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By Constance Cary Harrison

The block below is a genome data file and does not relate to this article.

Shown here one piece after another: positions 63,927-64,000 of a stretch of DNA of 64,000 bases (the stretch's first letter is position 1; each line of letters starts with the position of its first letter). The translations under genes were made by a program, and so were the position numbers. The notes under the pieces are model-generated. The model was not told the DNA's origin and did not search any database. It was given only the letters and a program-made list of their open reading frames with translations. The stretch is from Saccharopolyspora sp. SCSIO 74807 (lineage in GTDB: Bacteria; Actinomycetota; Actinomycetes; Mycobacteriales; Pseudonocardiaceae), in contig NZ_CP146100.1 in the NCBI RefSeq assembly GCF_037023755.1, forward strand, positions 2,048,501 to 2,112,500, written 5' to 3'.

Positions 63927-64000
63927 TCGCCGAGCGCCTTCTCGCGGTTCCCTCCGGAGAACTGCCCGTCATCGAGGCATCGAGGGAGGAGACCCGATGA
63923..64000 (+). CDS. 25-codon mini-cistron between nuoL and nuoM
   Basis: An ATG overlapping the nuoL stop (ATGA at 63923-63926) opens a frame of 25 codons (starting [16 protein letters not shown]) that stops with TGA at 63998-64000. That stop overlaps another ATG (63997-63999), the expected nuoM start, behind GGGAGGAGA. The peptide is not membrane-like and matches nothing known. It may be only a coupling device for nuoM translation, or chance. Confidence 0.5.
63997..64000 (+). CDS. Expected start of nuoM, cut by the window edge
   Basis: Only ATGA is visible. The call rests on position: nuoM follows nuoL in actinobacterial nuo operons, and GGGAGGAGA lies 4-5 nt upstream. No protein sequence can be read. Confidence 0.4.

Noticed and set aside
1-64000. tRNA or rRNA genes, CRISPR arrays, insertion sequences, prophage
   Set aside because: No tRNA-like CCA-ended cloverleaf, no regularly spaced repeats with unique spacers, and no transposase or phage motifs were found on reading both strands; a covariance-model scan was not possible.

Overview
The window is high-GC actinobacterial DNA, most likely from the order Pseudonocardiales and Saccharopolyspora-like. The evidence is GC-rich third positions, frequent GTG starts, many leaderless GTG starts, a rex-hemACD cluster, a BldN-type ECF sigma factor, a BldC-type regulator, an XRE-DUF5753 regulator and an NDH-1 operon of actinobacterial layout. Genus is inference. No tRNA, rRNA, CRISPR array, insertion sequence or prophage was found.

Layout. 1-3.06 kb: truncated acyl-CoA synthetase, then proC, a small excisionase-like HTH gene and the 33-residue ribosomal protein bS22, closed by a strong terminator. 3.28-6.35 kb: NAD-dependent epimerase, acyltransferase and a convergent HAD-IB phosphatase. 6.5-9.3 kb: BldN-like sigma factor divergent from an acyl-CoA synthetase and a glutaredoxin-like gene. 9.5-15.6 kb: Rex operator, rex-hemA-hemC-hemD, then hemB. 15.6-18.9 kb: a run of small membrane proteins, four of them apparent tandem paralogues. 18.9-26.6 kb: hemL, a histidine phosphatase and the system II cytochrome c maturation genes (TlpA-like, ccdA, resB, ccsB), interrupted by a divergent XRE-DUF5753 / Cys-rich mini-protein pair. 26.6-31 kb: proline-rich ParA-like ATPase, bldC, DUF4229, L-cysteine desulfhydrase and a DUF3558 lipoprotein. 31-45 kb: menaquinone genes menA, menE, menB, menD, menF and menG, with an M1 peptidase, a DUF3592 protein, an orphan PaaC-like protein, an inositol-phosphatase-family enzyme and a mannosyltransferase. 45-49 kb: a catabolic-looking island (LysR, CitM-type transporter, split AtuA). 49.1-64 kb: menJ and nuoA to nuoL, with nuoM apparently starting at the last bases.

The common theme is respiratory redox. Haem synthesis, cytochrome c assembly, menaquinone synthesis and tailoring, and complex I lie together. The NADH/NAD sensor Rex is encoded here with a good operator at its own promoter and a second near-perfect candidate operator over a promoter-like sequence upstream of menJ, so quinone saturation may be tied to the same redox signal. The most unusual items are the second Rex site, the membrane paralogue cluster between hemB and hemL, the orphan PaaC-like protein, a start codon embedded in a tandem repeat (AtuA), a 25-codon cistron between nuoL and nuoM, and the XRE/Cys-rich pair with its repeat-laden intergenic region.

THE first winter of the war was spent by our family in Richmond, where we found lodgings in a dismal rookery familiarly dubbed by its new occupants "The Castle of Otranto." It was the old-time Clifton Hotel, honey- combed by subterranean passages, and crowded to its limits with refugees like ourselves from country homes within or near the enemy's lines---or "'fugees," as we were all called. For want of any common sitting-room, we took possession of what had been a doctor's office, a few steps distant down the hilly street, fitting it up to the best of our ability; and there we received our friends, passing many merry hours. In rainy weather we reached it by an underground passage-way from the hotel, an alley through the catacombs; and many a dignitary of camp or state will recall those "Clifton" evenings. Already the pinch of war was felt in the commissariat; and we had recourse occasionally to a contribution supper, or "Dutch treat," when the guests brought brandied peaches, boxes of sardines, French prunes, and bags of biscuit, while the hosts contributed only a roast turkey or a ham, with knives and forks. Democratic feasts those were, where major-generals and "high privates" met on an equal footing. The hospitable old town was crowded with the families of officers and members of the Government. One house was made to do the work of several, many of the wealthy citizens generously giving up their superfluous space to receive the new-comers. The only public event of note was the inauguration of Mr. Davis as President of the "Permanent Government" of the Confederate States, which we viewed by the courtesy of Mr. John R. Thompson, the State Librarian, from one of the Windows of the Capitol, where, while waiting for the exercises to begin, we read "Harper's Weekly" and other Northern papers, the latest per underground express. That 22d of February was a day of pouring rain, and the concourse of umbrellas in the square beneath us had immense mushroom-bed. As the bishop and